7) Natural awkardness. The fact that he is a southpaw, has exceptional length, a very active and confusing jab / right hand and keeps his chin tucked behind his shoulder makes him very awkward for his opponents, who fail to find the angles or the proper step sequence to attack him. And all of this without him moving unnaturally, circling or moving his upper body. What I mean is, he is not an educated, deliberately awkward fighter like, say, Anselmo Moreno, Richar Abril or even Juan Manuel Marquez (with his constantly rotating ring movement). It just comes with his body.
8) Hand speed. His right hand seems faster than his left but still... I have (sometimes) seen some out-of-nowhere bursts of short hooks that are exceptionally fast, which suggests he has better handspeed than he displays; he is just being careful with his attacks.
9) Work rate. He is reasonably active, in that he throws the same two or three punches over and over again. But I can't say I've seen any of his opponents overwhelmed and tired out by his punch volume. Actually, come to think of it, as he's increased in size and bodymass, his activity rate has predictably gone down.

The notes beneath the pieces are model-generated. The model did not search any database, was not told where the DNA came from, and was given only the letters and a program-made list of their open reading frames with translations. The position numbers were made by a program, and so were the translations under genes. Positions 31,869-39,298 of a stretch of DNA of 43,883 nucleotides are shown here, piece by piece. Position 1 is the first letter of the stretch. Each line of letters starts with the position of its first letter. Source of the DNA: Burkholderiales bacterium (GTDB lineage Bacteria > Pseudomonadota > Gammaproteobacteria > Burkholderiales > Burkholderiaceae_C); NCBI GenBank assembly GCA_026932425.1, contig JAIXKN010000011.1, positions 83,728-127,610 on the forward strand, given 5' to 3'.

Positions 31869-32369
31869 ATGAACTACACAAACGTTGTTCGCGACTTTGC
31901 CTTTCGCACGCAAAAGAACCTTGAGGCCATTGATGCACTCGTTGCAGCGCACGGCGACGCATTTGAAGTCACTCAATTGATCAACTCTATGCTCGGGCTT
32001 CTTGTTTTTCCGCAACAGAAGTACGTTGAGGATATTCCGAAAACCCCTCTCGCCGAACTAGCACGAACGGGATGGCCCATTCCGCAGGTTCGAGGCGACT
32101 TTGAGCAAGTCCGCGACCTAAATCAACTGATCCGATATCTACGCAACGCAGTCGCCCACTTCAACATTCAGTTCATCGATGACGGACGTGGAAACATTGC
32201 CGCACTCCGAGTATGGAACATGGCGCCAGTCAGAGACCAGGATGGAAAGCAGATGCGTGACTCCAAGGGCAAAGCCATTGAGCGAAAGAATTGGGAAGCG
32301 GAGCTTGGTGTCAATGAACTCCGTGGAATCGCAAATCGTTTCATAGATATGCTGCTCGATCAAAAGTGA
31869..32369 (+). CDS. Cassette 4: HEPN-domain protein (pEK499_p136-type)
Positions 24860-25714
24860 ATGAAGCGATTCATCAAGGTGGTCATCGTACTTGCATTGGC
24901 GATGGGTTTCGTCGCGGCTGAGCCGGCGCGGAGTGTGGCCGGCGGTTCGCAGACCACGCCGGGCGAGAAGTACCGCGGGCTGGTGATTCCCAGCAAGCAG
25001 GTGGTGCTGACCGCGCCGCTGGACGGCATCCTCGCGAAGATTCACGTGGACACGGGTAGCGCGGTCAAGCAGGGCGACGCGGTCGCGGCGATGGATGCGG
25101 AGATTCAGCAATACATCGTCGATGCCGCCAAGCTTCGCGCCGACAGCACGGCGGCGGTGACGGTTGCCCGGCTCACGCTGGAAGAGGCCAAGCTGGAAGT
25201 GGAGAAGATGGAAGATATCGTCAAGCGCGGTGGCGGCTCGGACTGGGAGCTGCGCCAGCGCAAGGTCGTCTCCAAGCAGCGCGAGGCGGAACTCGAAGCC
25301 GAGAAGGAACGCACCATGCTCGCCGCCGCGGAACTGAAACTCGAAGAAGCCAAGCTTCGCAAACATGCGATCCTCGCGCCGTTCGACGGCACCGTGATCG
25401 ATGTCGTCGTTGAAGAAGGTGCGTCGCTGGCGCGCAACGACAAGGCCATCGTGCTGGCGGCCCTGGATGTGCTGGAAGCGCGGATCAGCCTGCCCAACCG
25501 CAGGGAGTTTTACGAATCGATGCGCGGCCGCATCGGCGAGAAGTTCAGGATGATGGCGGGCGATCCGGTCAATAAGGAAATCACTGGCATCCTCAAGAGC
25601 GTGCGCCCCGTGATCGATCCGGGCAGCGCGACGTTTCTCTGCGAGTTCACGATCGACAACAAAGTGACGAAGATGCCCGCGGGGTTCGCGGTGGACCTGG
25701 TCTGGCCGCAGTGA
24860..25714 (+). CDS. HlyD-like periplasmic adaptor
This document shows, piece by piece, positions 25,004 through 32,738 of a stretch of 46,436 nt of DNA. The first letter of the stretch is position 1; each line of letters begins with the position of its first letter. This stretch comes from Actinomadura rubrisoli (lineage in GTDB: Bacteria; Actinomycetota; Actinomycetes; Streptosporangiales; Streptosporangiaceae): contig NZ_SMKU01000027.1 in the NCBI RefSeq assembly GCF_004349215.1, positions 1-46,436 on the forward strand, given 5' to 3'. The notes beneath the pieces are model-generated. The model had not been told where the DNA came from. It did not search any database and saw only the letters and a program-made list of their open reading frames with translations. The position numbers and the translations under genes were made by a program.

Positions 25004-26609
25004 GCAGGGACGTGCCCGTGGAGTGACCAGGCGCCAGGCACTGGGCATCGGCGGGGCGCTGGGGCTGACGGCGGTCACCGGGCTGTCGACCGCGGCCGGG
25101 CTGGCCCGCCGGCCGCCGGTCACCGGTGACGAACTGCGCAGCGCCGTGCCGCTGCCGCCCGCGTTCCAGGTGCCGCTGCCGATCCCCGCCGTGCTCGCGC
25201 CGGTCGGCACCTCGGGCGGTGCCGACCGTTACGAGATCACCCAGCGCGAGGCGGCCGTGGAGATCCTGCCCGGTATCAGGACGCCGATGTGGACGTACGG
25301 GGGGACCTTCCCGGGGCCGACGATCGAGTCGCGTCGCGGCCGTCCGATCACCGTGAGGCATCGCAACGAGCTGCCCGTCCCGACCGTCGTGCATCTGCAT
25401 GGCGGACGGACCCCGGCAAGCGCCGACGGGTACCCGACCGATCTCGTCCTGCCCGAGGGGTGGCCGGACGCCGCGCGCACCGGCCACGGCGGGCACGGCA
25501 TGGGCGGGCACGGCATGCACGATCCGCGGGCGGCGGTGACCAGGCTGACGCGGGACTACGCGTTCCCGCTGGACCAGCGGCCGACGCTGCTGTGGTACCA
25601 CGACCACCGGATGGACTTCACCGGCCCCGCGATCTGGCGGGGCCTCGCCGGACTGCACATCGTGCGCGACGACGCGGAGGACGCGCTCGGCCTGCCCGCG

10) Power. I actually think that his 77% KO ration is not a correct indicator of his power. Most of the opponents he stopped were way, way overmatched. Actually, in all of the prospect reports I've done, I haven't seen opponents this poor for any of the fighters I've reviewed. But, that is actually to be expected, Lubin is very young and has a lot of things to work on. 3 of the 4 opponents he failed to stop have been stopped numerous times by other fighters. And don't be fooled by how much and often he hurt Lora. First of all Lora has no defense and no chin and secondly Lubin had him badly wobbled from the first round and yet failed to put him away for another 5 rounds.
The Not So Great But Improving
11) Technique and footwork. He doesn't always put his weight behind his punches. He doesn't rotate his body or his core when he punches, he pushes more than he digs his punches. He also pushes well on his backfoot on the jab but when he steps forward for the power punch he squares up too much, loses the distance between his feet and thus his balance and when he launches his back hand, he pushes up instead of forward on his back foot, thus not getting proper leverage.